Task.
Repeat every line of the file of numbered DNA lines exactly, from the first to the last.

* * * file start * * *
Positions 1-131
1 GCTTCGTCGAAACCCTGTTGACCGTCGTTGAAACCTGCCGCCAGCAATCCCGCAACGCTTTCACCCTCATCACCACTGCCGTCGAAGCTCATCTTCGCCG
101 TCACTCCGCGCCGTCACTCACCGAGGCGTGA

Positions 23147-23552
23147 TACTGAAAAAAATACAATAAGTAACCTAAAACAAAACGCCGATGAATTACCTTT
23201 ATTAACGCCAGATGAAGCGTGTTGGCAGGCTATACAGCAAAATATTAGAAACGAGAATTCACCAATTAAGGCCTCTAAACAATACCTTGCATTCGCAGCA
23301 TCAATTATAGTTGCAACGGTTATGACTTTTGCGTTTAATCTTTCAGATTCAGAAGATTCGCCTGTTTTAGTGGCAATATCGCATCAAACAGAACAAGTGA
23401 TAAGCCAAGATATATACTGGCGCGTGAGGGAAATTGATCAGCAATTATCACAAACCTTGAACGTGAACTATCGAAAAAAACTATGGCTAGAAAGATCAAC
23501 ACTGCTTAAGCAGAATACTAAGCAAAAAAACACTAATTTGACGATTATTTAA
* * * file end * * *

Positions 1-131
1 GCTTCGTCGAAACCCTGTTGACCGTCGTTGAAACCTGCCGCCAGCAATCCCGCAACGCTTTCACCCTCATCACCACTGCCGTCGAAGCTCATCTTCGCCG
101 TCACTCCGCGCCGTCACTCACCGAGGCGTGA

Positions 23147-23552
23147 TACTGAAAAAAATACAATAAGTAACCTAAAACAAAACGCCGATGAATTACCTTT
23201 ATTAACGCCAGATGAAGCGTGTTGGCAGGCTATACAGCAAAATATTAGAAACGAGAATTCACCAATTAAGGCCTCTAAACAATACCTTGCATTCGCAGCA
23301 TCAATTATAGTTGCAACGGTTATGACTTTTGCGTTTAATCTTTCAGATTCAGAAGATTCGCCTGTTTTAGTGGCAATATCGCATCAAACAGAACAAGTGA
23401 TAAGCCAAGATATATACTGGCGCGTGAGGGAAATTGATCAGCAATTATCACAAACCTTGAACGTGAACTATCGAAAAAAACTATGGCTAGAAAGATCAAC
23501 ACTGCTTAAGCAGAATACTAAGCAAAAAAACACTAATTTGACGATTATTTAA